04:18 GMT22 January 2021
Listen Live
    US election 2020
    Get short URL

    The fierce legal battle between Republican George W. Bush and Democrat Al Gore that stretched all the way to the US Supreme Court kept the results of the 2000 presidential election in limbo for over a month after the polls closed. Could history repeat itself 20 years later?

    Despite Democrat Joe Biden declaring himself victorious in the presidential race, vote counting continues in several states and they are yet to announce the final results. At the same time, at least one of these states, Georgia, is currently heading to a mandatory recount triggered by the electoral laws there due to the extremely small margin between Trump and Biden.

    The recount in Georgia could reduce or even completely eliminate Biden's lead over his Republican opponent, but the state's 16 Electoral College votes alone will not be enough to tip the scales in Trump's favour, as he is currently projected to lose according to preliminary results in Nevada, Pennsylvania, and Arizona. However, POTUS is so far not planning to give up, as he has promised to initiate several lawsuits to contest the election results in several states, including the aforementioned ones.

    As the case of the 2000 US presidential election - when George W. Bush and Al Gore clashed in court over a recount in the state of Florida - revealed, the process might take well over a month. But could Trump repeat the feat of his Republican predecessor and gain victory through a legal battle?

    Prospects of Recounts

    If the margin between Trump and Biden remains as thin as it is now, Georgia's authorities will be automatically mandated to recount all the votes, but it is hard to tell who of the two candidates would end up victorious as a result.

    Pennsylvania, which is currently leaning blue as well, also has a provision that mandates a recount if the margin between the two main candidates is below 0.5% - which was the case when 96% of the ballots had been tallied. Still, considering that the state is still counting the remaining mail-in votes, which are expected to be predominantly for Biden, the margin could widen, depriving Trump of a chance to change the tide in the state.

    Nevada restrictions based on margins for a recount, but the state does not commence recounts automatically either. Trump will still be able to request a recount by providing a deposit equal to the approximate cost of the operation in hopes of eliminating the 2% margin that separates him from the Democratic opponent with 94% of the votes having been counted. The situation is similar in Wisconsin, where Trump may try to win back 10 Electoral College votes by applying for a recount – the state laws allow such requests when the margin of victory is less than 1%, which is the case in the 2020 presidential vote.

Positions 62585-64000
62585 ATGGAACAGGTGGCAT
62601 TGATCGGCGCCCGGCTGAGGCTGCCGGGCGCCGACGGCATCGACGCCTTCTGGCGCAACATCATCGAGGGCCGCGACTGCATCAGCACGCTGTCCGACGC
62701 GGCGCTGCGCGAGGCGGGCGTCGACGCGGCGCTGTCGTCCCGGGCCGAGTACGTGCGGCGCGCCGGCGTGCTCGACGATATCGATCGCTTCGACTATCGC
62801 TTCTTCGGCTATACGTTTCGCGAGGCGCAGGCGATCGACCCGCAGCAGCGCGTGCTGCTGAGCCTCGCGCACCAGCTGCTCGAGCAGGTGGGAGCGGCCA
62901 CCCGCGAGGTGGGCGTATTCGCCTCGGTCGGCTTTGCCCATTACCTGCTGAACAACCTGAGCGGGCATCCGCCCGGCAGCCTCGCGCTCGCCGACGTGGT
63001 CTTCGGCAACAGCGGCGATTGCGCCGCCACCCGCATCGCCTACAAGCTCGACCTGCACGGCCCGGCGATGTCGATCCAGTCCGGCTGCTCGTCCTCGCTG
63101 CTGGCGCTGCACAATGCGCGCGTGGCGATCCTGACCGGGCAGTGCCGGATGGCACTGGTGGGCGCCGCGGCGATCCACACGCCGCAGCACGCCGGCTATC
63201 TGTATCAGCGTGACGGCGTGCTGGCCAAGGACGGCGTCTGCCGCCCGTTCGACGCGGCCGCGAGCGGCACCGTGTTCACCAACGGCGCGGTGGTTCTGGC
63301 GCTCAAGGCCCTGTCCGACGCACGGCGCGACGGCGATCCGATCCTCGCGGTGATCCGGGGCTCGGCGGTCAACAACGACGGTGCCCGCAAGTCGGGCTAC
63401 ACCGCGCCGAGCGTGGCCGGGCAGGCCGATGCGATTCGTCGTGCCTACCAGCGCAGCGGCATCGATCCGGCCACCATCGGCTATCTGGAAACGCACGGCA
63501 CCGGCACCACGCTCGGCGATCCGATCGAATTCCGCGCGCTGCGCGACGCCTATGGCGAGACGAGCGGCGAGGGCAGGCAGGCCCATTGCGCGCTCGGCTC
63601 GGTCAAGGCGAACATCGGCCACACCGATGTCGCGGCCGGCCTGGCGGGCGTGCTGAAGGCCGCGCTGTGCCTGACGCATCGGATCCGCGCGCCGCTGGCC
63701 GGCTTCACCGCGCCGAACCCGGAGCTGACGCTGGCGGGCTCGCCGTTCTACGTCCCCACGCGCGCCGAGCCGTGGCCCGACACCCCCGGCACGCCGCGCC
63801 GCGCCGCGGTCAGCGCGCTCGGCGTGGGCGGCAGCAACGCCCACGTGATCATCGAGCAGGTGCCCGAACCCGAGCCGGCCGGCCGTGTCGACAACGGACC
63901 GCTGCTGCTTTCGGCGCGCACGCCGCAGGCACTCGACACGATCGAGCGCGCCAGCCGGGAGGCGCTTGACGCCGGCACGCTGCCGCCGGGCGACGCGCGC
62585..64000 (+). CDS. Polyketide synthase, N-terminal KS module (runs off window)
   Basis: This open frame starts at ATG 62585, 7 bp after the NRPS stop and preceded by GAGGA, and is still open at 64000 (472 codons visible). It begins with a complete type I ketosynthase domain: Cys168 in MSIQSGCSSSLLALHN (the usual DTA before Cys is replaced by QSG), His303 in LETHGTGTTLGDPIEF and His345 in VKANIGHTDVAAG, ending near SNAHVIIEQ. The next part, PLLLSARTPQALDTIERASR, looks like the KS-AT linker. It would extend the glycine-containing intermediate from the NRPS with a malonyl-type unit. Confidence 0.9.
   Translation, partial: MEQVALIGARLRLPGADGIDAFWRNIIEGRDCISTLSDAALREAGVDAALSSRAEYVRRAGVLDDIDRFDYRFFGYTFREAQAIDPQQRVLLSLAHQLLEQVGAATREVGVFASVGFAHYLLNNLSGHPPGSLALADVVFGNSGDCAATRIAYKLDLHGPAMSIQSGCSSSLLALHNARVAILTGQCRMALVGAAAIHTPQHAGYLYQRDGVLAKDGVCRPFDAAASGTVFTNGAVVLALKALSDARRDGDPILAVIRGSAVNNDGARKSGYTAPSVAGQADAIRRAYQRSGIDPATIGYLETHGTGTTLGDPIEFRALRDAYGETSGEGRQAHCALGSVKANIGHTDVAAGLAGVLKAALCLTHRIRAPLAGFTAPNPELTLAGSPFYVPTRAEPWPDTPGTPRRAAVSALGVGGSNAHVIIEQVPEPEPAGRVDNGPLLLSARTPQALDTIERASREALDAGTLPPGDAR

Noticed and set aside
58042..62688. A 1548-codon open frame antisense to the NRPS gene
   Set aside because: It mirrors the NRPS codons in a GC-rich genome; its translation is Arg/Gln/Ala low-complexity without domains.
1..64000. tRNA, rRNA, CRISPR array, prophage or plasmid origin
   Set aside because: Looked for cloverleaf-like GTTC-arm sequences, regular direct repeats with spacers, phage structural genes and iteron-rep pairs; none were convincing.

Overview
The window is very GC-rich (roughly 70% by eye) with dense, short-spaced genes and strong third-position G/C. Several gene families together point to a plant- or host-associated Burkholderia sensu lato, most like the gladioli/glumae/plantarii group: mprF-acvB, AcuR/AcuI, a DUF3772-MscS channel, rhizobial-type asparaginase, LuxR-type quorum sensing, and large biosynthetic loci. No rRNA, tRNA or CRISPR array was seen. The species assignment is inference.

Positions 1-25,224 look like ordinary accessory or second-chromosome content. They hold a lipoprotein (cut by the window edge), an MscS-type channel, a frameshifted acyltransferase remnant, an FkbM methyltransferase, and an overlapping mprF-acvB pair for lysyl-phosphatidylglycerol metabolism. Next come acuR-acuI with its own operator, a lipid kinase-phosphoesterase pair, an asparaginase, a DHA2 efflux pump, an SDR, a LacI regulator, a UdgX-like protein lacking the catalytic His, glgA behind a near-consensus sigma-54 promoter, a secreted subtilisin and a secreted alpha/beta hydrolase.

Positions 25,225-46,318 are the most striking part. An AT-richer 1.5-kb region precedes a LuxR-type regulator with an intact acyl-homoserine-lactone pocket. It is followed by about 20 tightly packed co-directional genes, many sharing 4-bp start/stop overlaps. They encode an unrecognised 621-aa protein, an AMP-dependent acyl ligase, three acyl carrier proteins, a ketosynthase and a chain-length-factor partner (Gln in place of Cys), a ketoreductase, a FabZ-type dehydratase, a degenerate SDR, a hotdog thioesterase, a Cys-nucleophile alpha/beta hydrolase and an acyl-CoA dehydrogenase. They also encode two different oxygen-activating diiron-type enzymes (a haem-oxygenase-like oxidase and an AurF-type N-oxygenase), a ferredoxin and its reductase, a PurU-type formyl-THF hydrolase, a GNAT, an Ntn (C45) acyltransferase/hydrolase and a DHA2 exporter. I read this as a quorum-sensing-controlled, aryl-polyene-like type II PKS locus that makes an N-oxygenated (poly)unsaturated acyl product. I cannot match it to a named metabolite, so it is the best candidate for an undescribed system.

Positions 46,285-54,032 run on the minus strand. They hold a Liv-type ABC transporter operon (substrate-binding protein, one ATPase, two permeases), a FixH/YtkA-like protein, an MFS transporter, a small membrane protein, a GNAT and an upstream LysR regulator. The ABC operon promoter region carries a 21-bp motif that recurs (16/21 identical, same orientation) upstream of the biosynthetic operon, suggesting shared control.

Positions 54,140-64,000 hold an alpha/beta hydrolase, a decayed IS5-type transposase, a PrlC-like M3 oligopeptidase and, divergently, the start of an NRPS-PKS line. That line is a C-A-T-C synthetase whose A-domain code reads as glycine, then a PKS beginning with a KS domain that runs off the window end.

The prospect of a recount is even slimmer in Arizona, where it can only be performed if the discrepancy between the two candidates' results is smaller than 0.1%. According to Edison Research data, POTUS was trailing Biden with 48.9% versus 49.5% after 97% of votes had been tallied.

    U.S. President Donald Trump gestures as he attends a campaign rally at Prescott Regional Airport, in Arizona, U.S., October 19, 2020
    U.S. President Donald Trump gestures as he attends a campaign rally at Prescott Regional Airport, in Arizona, U.S., October 19, 2020

    The experience of Al Gore's attempts to flip Florida in his favour in 2000 revealed that recounts were able to reduce Bush's lead in the state by a significant amount, but the endless recount requests from the Democrats were eventually stopped by the GOP’s lawyers before they could change the outcome of the election. In the final battle in the US Supreme Court, Bush's team managed to stop the recounts in Florida after SCOTUS ruled them to be unconstitutional. The justices based their decision on the fact that Gore's lawyers had requested new tallies only in the counties where they believed they could win a few new votes, but ignored the others.